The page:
St. Buryan's church also has vaults that resemble inverted ships.
St. Buryan’s church also has vaults that resemble inverted ships.

We ate at the St. Buryan Inn and went home to our B&B. Maddy was exhausted and fell into bed. I elected to take a shower, as I was exceedingly sweaty and grubby, but could not figure out how to turn on the hot water with the arcane British water heater. The water issuing from the jet was not just COLD water, it was ICY water, as if straight from a cave, or an underground cistern. Thinking “this is going to be a character-building moment,” I stepped resignedly beneath the spray. I had not been so cold since skinny-dipping at Griffy Lake in December, years ago. I gasped instead of breathed, body rigid, arms furiously working to soap and wash my body so I could get out again. Goose bumps were still all over my arms when I went up to join Maddy in the bedroom.

June 3

I went down early to breakfast, leaving Maddy to sleep in. The other people at my table were a young couple from London. We chatted politely; I mentioned that I had been alarmed to read about the English crime wave. “What crime wave?” snorted the young blonde woman in genuine amusement. I told her I had read that London right now has a similar crime rate as New York in the 1980s. “That’s nonsense,” she said firmly; “Of course, you have to watch out for pickpockets. And you shouldn’t go walking through Brixton with a laptop.” —I asked my landlords if it was true that a rough estimate of the age of a hedgerow can be made from determining how many species of plants live in it. “That’s quite true,” said Deb. “So how old are the hedgerows around here?” I asked, “they’re simply filled with plants.” “Oh, they’re quite old,” agreed Deb and Bob. “Medieval?” I asked. “Some near the coast probably go back to the Iron Age,” they thought.

Maddy and I caught the bus in front of the post office and rode back down to Porthcurno to set out on the second leg of our coastal walk. Today we ended up escaping disaster by a hairsbreadth. Maddy was tired and was not physically ready to set out on a walk. Being out of touch with her own body, she could not articulate it to herself or to me. She did not pack any water in her water jug for the walk, as I had done, nor did she take along any snack to eat on the trail, as I had done. She plodded slowly instead of walking briskly. The day was hot and the sun was blazing down. “Maddy, can you try to walk faster?” I asked kindly; “The slower you go, the longer we’ll be out here, and it’s exhausting to move slowly rather than fast.” She was completely blown by the time we reached Treen, which was only an hour along the coast. We trudged up an extremely steep long hill for three-quarters of a mile to reach the Logan Rock pub, where we ordered lunch, and Maddy was scarlet-faced and dull-eyed. “What ails the girl?” I kept wondering, half annoyed and half concerned. She ate scampi and fries and consumed an ice cream sundae. I stuck with vegetable soup and a salad, but had some ice cream as well, topped with a big yellow dollop of clotted cream which I ate a third of, then removed in one slab-like mass to my plate so I could attend to the ice cream, unimpeded.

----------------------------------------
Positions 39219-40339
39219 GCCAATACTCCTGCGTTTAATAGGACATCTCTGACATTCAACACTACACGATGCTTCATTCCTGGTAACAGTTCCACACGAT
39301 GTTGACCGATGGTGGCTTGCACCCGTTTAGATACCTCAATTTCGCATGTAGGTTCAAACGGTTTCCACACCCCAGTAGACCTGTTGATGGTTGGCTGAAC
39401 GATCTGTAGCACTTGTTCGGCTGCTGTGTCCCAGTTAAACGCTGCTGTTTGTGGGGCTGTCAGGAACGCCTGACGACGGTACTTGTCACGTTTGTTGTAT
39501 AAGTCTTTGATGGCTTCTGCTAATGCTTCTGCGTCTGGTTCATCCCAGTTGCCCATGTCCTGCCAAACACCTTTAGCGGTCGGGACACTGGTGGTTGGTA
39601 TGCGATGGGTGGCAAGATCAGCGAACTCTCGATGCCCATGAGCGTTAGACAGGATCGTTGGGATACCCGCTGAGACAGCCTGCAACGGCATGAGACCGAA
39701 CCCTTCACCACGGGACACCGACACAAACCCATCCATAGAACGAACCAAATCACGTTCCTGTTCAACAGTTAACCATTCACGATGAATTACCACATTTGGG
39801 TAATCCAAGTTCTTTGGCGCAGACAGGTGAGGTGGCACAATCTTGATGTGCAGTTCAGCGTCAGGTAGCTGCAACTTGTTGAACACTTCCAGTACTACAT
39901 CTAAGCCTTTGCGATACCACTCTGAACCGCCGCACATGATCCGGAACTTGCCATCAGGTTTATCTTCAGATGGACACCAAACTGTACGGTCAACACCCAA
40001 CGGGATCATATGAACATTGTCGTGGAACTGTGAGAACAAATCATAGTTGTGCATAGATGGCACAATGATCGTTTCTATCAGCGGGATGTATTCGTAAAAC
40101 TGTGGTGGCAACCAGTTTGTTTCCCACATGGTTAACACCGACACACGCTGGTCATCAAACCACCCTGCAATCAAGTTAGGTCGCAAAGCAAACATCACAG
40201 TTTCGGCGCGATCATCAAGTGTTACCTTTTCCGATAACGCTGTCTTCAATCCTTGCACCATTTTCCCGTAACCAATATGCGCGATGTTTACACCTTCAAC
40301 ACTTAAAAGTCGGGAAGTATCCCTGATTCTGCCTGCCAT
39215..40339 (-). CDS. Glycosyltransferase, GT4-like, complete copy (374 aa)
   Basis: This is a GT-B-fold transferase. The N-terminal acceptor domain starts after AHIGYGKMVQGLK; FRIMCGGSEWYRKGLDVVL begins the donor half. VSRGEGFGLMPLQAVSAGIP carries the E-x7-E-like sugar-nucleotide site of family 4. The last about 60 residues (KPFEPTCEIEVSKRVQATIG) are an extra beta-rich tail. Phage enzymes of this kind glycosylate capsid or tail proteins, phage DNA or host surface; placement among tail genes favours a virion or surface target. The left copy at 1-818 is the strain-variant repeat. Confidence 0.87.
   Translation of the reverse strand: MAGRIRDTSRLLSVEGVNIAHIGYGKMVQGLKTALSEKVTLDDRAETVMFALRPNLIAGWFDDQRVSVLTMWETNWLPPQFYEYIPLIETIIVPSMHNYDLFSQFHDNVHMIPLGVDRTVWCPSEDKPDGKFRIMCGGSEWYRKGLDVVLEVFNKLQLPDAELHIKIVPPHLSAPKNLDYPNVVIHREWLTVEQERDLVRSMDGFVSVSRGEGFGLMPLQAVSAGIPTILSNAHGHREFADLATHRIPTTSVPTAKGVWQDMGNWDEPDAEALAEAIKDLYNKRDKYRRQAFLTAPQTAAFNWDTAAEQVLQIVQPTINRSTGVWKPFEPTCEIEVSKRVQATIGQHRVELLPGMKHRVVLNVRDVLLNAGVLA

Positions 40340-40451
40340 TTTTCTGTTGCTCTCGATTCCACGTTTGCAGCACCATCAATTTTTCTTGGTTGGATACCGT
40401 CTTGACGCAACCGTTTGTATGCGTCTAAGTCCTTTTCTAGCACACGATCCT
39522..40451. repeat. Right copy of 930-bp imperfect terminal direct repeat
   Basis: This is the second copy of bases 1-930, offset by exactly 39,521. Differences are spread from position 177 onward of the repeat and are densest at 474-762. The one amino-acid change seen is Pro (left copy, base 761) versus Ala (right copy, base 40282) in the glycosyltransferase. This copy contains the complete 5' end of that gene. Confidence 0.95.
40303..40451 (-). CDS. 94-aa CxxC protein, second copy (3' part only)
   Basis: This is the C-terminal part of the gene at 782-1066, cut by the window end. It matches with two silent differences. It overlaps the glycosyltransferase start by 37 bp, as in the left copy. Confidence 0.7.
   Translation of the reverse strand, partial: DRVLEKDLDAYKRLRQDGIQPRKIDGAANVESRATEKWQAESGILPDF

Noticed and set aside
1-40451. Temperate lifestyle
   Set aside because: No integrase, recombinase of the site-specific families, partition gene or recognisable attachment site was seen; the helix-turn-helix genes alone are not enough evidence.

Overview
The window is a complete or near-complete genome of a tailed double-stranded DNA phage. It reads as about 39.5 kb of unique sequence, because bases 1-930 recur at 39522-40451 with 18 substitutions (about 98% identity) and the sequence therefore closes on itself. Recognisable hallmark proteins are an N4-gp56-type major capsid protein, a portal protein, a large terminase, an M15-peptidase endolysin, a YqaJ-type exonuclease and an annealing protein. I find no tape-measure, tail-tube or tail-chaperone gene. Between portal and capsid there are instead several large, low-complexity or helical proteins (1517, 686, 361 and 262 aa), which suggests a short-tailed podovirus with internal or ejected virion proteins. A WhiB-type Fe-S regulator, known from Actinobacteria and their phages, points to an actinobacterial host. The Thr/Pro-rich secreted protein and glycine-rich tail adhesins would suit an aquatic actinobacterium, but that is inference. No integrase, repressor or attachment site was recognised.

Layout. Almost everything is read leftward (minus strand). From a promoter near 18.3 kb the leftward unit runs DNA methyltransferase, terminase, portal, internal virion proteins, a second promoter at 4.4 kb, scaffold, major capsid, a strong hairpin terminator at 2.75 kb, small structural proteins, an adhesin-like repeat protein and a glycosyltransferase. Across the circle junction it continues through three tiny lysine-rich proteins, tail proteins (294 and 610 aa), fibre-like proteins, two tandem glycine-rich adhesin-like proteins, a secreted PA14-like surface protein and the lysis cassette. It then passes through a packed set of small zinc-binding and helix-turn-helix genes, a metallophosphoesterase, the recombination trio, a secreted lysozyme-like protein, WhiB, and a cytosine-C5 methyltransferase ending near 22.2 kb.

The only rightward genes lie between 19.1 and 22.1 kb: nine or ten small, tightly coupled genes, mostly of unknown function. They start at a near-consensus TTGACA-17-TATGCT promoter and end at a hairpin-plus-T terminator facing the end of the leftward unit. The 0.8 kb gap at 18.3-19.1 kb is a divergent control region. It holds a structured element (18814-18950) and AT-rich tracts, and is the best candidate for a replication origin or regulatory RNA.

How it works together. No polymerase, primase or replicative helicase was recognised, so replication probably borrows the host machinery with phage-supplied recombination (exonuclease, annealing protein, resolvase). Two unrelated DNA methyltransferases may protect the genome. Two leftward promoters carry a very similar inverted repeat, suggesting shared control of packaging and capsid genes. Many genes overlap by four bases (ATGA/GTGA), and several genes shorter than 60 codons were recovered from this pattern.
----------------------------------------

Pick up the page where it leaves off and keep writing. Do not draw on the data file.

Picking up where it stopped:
The rugged coastline near Logan Rock. Photo belongs to perfecthotelcornwall
The rugged coastline near Logan Rock. Photo perfecthotelcornwall]

We set out again after lunch, around 1:30 by then because of our poor rate of progress. Maddy’s pace was one that a 3-year-old child could have easily matched. I began to get annoyed. I’d stride on leading the way at a very reasonable pace, a pace much slower than my usual workout pace, then realize that Maddy was far behind me. I’d stand and wait, again and again and again, until she would labor into view, then I’d set off again. She simply could not match my pace, and I began to look at my watch, checking the time, and began to grow concerned.

Maddy at a stile.
Maddy at a stile.

We came to St. Loy’s cove, the most beautiful place I have ever seen, a fairyland of trees with blessed shade, rushing and gurgling water, tall ferns beneath the shade and most unexpectedly, a house with a B&B that offered cream teas and cakes on a terrace with picnic tables, surrounded by a fabulous garden and greensward. I was hot and my tee-shirt was completely wetted with sweat under my arms, all across my back and on my chest, and I was embarrassed about how I looked, but I felt it only right that we stop for liquid refreshments and let Maddy rest. It was 3:30 before we moved along again. Before we trudged on, I made a quick detour around the garden to check out the amazing plants: burgundy-colored succulents with shiny, pad-like leaves; tall blue spikes of echium that must have been at least ten feet high; cardoons that put my own to shame, being already almost six feet high without even having flowered yet; and great blazing banks of purple, orange, yellow and white daisy-like flowers. The grass was carpet-like, perfection indeed. At the foot of the garden was a narrow view of the boulder-strewn St. Loy beach. I think I might actually consider killing someone in order to have a house and yard like that. My life goal is now to become rich enough to afford a villa in a Cornish cove.

St. Loy woods. Image belongs to
St. Loy woods. Image belongs to